The main characters of Amazon's Fallout TV show.
Amazon's Fallout show triggered a pretty huge surge in interest for the series. | Image credit: VG247/Amazon/Bethesda

As to whether there’s been any extra pressure to capitalise on the sheer number of people trying the game for the first time (or giving it another chance) off the back of Amazon’s Fallout series, LaCoste says that the answer is both “yes and no”. 76 is Bethesda’s most recent Fallout release, after all.

“There is pressure, because you know all these people are coming in, it's a lot of people, and we want to make sure that the game we provided them is obviously working and is of good quality and has all the right content,” he explains. “But then, we put that pressure on ourselves all the time, every time we release a patch or an update, we are constantly looking at feedback, we're getting that stuff in there and, because we know where we came from the 76 at launch to where we are now, we're still focused on the future.”

Given all of the chatter about the next single player entry in the series that the TV show naturally spawned - even if it’s pretty clear that The Elder Scrolls 6 will be arriving before Fallout 5 - I asked LaCoste a bit about how he feels 76 currently fits with regards to the wider series at this point.

“We have a long-term plan for 76 and I don't think we'll be expected to really bridge any gaps between the games,” he told me. “This game, it exists in this part of the [Fallout] world during this part of the [overall series] timeline, and whatever is decided for a Fallout 5 in the future is going to co-exist with those games, just like the TV show.”

Key art for Fallout 76 Skyline Valley.
Skyline Valley is the latest offering to player base Bethesda believes will be in it for the long haul. | Image credit: Bethesda

In terms of how he thinks Fallout 5’s eventual release might impact 76 in terms of player attention, he added: “I think we will constantly or consistently have players who still play 76, because we still have players who play Fallout 4, Fallout 3, even two and one because those got re-released, and they play 76 as well. I think that that will be the same case even when Fallout 5 comes out, people will go play it of course, but I believe there will be a number of people who always come back and play 76, as [they’re] just playing a game within the Fallout universe.”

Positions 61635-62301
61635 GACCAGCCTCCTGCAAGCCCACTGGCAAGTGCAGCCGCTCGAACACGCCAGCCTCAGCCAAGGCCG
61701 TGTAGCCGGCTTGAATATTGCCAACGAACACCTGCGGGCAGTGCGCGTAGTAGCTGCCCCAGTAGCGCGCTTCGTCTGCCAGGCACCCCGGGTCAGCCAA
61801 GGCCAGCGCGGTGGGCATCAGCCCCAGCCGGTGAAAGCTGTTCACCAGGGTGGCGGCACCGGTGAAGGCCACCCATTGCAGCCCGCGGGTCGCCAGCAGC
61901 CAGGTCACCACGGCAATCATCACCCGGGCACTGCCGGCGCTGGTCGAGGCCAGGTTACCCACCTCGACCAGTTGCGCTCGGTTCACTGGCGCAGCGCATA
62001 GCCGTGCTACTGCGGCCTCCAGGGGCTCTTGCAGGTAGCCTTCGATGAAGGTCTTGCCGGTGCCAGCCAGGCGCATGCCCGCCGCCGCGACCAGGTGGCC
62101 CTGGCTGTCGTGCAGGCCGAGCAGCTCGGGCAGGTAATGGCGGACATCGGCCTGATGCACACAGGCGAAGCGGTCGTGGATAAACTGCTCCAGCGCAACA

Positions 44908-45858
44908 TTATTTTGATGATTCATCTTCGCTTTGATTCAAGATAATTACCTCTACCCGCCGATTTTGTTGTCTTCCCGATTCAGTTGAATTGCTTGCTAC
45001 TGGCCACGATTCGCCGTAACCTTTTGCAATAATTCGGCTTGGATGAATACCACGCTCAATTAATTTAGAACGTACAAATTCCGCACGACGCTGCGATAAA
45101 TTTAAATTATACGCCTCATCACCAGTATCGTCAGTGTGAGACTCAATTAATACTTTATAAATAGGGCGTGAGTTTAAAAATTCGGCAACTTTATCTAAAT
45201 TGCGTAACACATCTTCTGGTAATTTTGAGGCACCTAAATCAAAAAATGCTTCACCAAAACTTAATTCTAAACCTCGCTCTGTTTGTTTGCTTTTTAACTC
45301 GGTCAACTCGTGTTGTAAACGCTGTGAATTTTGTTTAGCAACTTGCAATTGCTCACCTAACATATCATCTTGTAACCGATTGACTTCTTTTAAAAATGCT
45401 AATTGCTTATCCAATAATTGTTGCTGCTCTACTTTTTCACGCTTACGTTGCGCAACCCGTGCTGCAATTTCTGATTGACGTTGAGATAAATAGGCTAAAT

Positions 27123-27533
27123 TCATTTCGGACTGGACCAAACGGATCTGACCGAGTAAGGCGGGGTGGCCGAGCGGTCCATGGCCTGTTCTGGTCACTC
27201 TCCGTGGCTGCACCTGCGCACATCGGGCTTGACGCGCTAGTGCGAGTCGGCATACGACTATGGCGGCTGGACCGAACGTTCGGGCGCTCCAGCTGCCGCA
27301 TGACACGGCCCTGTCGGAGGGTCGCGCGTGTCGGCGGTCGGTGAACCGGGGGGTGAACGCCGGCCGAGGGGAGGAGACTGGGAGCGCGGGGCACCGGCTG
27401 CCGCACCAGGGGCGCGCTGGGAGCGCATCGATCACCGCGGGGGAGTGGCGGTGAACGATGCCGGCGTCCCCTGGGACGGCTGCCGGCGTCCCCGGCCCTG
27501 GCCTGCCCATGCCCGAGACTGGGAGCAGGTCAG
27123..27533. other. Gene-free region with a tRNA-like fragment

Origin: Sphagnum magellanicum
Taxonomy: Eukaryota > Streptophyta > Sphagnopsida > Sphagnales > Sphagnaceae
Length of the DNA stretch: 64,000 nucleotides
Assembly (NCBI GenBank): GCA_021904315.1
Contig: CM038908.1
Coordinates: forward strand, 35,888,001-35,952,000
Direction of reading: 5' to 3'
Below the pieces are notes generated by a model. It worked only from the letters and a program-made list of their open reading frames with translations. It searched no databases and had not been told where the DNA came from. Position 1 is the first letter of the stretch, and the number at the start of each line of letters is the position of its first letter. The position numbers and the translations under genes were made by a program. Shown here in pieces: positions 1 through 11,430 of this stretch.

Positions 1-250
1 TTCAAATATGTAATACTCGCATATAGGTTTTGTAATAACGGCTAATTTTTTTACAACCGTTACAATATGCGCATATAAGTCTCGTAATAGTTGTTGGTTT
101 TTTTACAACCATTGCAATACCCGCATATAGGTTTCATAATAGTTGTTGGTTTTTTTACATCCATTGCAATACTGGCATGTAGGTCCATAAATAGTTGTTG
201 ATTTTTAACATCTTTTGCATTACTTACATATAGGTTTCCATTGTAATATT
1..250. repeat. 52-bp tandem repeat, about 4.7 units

While it’s a modding project not directly affiliated with Bethesda, I also asked LaCoste whether he and other developers have been aware of Fallout: London, which has also garnered a lot of attention within the series’ community as it’s inched closer to a release which has only recently ceased being up in the air due to Fallout 4’s recent updates. “A little bit, because a lot of us are Fallout fans and so we've always been kind of paying attention to all the mods and the new updates and also just the fan-created content that's out there,” he replied.

“So, yeah, we look at that and again I always love how engaged our community is, it's not just across 76 or even just Fallout in general, but The Elder Scrolls, too. I mean there's people building tons of mods for Skyrim and things like that. So I think it's really just a shout out to our community who really engages with all the Bethesda Games Studios games and how much they like and enjoy playing in those spaces.”

However, as LaCoste tells me, he and the team are still totally focused on Fallout 76 as they get ready to release Skyline Valley. Even if the process of consistently improving upon the Appalachian experience might look a little different to members of the Acclaim marketing team rounding up Austin’s biggest NBA Jam fans and bringing them to the studio to offer some feedback on how it feels to throw down a Kobe to Shaq alley-oop.

Fallout 76's Skyline Valley expansion arrives today, June 12, with the game being taken offline for itsa deployment at 3PM BST/10AM ET/7AM PT.